According to the Bureau of Labor Statistics the recent surplus of job openings in the United States (roughly 10.3 million job openings as of October 2022) and how recruiters are trying to draw in hires by creating new incentives. Aside from perks such as flexible work hours, extra paid vacation hours, and publicly advertising their salary ranges, many HR departments have become more open to job-seekers proactively negotiating for better wages and benefits.
When you’re writing a “competing job offers” email, start by thanking the recruiter for their consideration and cite specific parts of the job offer you were excited about. In the next line or paragraph, explain that you’ve received job offers from other companies, but haven’t made a final choice yet. If the recruiter you’re contacting hasn’t messaged you with a formal job offer yet, ask if they can send you one as soon as possible. If they have sent you a job offer, but it comes up short in terms of salaries or benefits, ask if they can match the condition of the other job offers you received. Close the email off by expressing your gratitude one last time and telling the recruiter when and how to contact you on short notice.
Dear [Recruiter Name Here]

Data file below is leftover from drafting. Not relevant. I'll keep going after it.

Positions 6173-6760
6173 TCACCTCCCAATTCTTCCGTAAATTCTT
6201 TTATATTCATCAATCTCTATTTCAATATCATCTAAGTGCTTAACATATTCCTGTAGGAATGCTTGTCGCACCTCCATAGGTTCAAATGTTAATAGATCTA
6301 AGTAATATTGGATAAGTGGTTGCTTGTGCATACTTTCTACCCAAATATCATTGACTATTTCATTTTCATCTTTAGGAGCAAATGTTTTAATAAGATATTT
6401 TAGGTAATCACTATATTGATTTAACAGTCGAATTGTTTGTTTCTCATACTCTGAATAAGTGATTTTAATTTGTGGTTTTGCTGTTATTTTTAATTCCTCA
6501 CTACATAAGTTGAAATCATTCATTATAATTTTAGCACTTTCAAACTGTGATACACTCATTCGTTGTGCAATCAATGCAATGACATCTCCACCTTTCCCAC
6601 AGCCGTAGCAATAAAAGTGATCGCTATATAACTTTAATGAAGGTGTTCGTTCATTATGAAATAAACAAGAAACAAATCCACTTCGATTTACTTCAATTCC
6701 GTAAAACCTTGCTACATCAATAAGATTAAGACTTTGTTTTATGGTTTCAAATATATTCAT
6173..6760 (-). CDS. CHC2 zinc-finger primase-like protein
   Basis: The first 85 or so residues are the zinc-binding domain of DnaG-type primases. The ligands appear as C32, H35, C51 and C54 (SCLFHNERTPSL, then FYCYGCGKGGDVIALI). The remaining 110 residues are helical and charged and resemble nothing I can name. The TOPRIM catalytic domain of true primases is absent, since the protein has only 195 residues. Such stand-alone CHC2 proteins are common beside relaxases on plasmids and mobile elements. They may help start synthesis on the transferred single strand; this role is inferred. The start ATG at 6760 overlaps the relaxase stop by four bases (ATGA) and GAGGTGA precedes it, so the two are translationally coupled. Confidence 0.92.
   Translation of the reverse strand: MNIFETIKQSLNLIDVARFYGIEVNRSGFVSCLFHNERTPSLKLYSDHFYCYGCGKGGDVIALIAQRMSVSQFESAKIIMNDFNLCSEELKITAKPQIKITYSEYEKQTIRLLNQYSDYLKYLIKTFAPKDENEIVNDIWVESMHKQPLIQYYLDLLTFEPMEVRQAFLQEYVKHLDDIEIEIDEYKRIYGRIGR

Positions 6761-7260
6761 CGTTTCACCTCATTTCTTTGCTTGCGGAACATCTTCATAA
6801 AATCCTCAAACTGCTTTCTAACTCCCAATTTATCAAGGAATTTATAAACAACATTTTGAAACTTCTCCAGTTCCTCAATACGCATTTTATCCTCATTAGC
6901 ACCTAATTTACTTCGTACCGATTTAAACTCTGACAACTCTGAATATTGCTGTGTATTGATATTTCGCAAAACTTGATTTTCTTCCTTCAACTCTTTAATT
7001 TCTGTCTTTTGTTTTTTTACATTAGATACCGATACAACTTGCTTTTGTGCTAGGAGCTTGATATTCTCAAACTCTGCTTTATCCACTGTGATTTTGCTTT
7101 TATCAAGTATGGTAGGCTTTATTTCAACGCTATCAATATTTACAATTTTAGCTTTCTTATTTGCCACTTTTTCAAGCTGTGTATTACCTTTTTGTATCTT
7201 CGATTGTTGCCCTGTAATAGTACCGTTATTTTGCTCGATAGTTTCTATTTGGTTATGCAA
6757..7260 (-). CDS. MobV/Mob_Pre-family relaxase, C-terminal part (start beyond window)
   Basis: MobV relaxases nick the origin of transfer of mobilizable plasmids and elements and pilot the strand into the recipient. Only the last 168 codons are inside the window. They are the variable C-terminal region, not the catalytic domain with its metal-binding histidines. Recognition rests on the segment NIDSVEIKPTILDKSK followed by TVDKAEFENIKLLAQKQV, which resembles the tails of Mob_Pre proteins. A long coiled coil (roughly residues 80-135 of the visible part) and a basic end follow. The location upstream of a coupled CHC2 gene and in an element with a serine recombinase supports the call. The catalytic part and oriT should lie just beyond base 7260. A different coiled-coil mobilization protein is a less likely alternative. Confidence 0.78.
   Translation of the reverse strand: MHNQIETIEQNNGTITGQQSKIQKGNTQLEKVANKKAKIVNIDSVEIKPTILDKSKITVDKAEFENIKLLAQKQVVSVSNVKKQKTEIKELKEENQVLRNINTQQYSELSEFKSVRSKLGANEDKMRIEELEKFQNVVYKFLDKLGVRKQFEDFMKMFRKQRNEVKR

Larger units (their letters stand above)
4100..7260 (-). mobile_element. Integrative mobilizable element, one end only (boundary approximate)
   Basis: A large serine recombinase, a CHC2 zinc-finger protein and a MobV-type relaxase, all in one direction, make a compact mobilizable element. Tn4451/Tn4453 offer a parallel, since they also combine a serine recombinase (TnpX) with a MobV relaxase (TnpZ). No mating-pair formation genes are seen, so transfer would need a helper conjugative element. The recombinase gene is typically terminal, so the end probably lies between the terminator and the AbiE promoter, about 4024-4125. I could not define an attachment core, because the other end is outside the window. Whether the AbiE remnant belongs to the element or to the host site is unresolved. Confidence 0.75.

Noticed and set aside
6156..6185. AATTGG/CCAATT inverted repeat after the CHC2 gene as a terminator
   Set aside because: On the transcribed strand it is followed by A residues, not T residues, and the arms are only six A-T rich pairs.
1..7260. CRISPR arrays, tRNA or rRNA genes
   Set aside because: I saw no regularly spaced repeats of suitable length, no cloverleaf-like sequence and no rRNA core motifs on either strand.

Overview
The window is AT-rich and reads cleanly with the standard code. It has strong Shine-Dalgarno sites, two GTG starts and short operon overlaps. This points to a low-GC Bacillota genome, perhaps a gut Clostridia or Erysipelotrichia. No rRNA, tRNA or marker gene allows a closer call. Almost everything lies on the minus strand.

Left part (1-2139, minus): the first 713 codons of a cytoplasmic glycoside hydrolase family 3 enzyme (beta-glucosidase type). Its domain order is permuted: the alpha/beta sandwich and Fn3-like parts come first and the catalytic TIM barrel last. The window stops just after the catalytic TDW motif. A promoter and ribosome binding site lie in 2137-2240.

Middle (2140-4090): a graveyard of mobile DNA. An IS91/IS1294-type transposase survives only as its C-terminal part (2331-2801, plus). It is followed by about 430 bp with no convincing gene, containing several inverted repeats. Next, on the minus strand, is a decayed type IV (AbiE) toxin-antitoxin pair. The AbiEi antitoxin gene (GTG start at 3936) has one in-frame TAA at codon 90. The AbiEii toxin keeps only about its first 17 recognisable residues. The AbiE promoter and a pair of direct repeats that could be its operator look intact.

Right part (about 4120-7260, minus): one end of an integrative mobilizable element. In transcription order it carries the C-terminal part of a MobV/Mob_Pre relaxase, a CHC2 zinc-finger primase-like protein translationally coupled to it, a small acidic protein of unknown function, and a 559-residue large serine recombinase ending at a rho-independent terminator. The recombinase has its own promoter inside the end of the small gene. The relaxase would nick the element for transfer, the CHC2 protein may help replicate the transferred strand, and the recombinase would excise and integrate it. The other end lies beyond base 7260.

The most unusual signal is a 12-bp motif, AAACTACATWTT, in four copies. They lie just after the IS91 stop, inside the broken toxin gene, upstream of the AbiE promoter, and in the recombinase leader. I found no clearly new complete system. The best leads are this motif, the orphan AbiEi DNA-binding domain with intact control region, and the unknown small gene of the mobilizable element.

First, I wanted to express my gratitude for your input and support throughout this interview process. This [Job Name Here] position is a very exciting opportunity, and I’m interested in learning more about the [Job Responsibilities Here].
I recently received a written job offer from another [Industry Type Here] business offering an annual salary of [amount here] along with [list additional perks here]. Before making a final decision, I was hoping to talk directly with you and discuss whether [Recruiter’s business’ name here] would be able to match this company’s offer. Would you be available this week for a [communication medium here] conversation?
Thank you for your consideration,
When writing emails about job offers from other businesses, never use language that’s prideful, demanding, or accusatory; few hiring managers react well to an email that tries to browbeat or blackmail them into accelerating the interview process or sending more generous job offer. On the opposite spectrum, emails chock full of praise might come across as false or dishonest.